Mark's Easter story is very brief but he provides us with the first narrative of Easter. He doesn’t report any appearance of the risen Jesus and the story ends very abruptly. His story starts with the women who saw Jesus' death and burial going to the tomb to anoint his body, concerned as to who will roll away the stone covering the entrance to the tomb. As they arrive, their question becomes irrelevant. They saw that the stone, which was very large, had been rolled back. They enter the tomb, somewhat tentatively we might guess, to discover a young man dressed in a white robe sitting on the right side. We generally interpret that young man as an angel, but even that word is loaded with countless unhelpful images of wings and harps and halos thanks to medieval artists. Let's be clear: an angel is God's messenger so let's strip away the fanciful appearance. He says to them "Do not be alarmed. You are looking for Jesus of Nazareth who was crucified. He has been raised. He is not here. Look, there is the place they laid him."
Mark then tells us that the women were given a commission: "But go, tell his disciples and Peter that he is going ahead of you to Galilee. There you will see him, just as he told you." So although Mark doesn’t himself recount any stories of the risen Jesus the stage is nevertheless set for such events. So the women went out and fled from the tomb, for terror and amazement had seized them; and they said nothing to anyone for they were afraid. This is a good moment, though, to consider the fact that, in all four Gospels, Jesus entrusted such marvellous news and responsibility to women, of all people. This charge is both remarkable and ironic, given the lamentable status of women in communities of faith then and ever since and tells us something that the church to its ongoing shame has largely failed to acknowledge. At this crucial moment in the Gospel story, in salvation history, women represents that thread of hope that runs through the Scriptures: God's trust of the small ones, the ones on the margins, the ones without voice, the ones whom God lifts up. How wonderful and how typical, that Jesus entrusts the primary proclamation of our faith to some of the "least," some of the "small ones"...and yet, how very biblical!
So, let's look at the meaning. It’s powerfully evocative.
* Jesus was sealed in a tomb, but the tomb could not hold him and the stone has been rolled away. Jesus is not to be found in the land of the dead. "He is not here. Look this is the place where they laid him." This is why in Protestantism we’re more likely to see the symbol of the empty cross rather than the symbol of crucifixion. It emphasises the belief that death could not hold him.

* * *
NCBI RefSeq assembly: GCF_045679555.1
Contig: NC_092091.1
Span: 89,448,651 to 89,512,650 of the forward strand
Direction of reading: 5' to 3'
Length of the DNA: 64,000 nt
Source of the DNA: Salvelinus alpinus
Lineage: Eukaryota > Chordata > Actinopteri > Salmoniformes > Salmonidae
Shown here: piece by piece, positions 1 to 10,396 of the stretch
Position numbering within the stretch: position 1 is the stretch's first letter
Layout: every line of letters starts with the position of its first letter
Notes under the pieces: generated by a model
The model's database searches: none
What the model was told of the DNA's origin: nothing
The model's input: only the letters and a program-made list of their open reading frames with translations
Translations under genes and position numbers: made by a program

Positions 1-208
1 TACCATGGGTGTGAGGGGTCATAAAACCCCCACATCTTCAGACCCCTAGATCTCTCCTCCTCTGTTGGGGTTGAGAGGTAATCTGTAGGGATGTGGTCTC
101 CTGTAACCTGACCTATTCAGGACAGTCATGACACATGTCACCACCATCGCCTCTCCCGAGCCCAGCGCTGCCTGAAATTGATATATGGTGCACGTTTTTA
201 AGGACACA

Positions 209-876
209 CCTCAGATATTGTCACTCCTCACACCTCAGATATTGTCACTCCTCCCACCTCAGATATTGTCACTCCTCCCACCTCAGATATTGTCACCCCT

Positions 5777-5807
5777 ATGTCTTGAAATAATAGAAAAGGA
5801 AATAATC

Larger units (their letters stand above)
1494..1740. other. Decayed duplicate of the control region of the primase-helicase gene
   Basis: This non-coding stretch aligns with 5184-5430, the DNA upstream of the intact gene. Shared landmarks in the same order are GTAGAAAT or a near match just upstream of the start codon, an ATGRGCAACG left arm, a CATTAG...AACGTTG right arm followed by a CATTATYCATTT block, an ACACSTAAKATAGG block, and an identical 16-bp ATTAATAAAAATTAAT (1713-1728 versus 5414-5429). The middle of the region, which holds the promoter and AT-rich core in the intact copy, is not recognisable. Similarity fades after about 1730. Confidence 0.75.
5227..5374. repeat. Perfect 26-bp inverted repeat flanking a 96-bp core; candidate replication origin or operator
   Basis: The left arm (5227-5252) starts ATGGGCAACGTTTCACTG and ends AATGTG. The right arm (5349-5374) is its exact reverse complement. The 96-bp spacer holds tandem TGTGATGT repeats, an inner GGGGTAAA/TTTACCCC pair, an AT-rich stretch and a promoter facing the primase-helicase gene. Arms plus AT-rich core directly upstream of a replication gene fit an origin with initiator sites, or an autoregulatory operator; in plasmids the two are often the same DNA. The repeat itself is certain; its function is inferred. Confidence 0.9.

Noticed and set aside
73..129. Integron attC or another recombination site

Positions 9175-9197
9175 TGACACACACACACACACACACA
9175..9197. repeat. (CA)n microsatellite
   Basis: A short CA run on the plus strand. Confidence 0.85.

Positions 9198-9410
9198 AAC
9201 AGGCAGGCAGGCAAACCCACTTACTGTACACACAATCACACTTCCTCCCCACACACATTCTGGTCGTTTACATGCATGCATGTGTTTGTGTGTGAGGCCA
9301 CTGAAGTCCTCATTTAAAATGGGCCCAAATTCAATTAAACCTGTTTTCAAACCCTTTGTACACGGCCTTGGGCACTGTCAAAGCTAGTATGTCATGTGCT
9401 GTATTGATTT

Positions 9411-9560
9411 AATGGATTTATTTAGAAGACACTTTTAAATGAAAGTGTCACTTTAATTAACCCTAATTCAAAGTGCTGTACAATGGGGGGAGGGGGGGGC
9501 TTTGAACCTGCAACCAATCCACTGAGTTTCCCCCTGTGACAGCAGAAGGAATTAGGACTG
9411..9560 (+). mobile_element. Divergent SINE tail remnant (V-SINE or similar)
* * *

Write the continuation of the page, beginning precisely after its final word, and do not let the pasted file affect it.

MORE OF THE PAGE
* Jesus has been raised. God's messenger tells the women this. Jesus who was crucified by the authorities has been raised by God. Our joyful proclamation, along with that of the women, that "Jesus lives" is also a claim about Jesus today, in our own life and time.
* His followers are promised “You will see him.” We may feel very close to Jesus when we imagine ourselves in the garden, walking and talking with him as we do daily in prayer, but following Jesus after that encounter means caring about Jesus' great passion, the kingdom of God.
* Like the earliest Christians, we follow "The Way," a way that leads to our transformation. The women’s garden encounter with the risen Christ is familiar to us in different forms today, when we experience resurrection and new life, when we encounter the risen Christ in our own lives.
* The command "Go back to Galilee" means go back to where the story began, to the start of the Gospel and what do we hear at the start of the gospel? We hear about the way of the kingdom, when all of God's children will live in peace, with enough for all, where healing, peace, justice, and mercy will reign.
Without the emphasis on Easter as God's decisive reversal of the authorities’ verdict on Jesus, the cross is simply pain, agony and horror. It leads to a skewed view of the current world where we conclude that the powers are in control and Christianity is about the next world, not this one. God has said Yes to Jesus and No to the powers who killed him. God has vindicated Jesus because the resurrection is God's way of defeating and denying the powers that be that were responsible for his death, including empires both ancient and contemporary. We are reminded that Jesus is really in charge, not the petty powers that seem to rule the world in every age.
Easter as the reversal of Good Friday, on the other hand, means God's vindication of Jesus' passion for the Kingdom of God. Easter is about God as much as it is about Jesus. Easter discloses the character of God. Easter means God's great mission has begun, but it won’t happen without us in terms of personal transformation and political transformation: dying to the old way of being and being reborn into a new way of being: in short, being born again. This beautiful hope calls us to be grounded ever more deeply in the reality of God, whose heart is justice, which is the political meaning of Good Friday and Easter. That sounds as if there’s more for us to do than merely take good news back to the others: it's a call for our whole lives, individually and in community. The world should be able to see in our lives our own passion for the truth that Jesus is risen and that God has indeed begun a work that requires our participation. If we go back to our lives tomorrow as if nothing has changed, what then have we really experienced?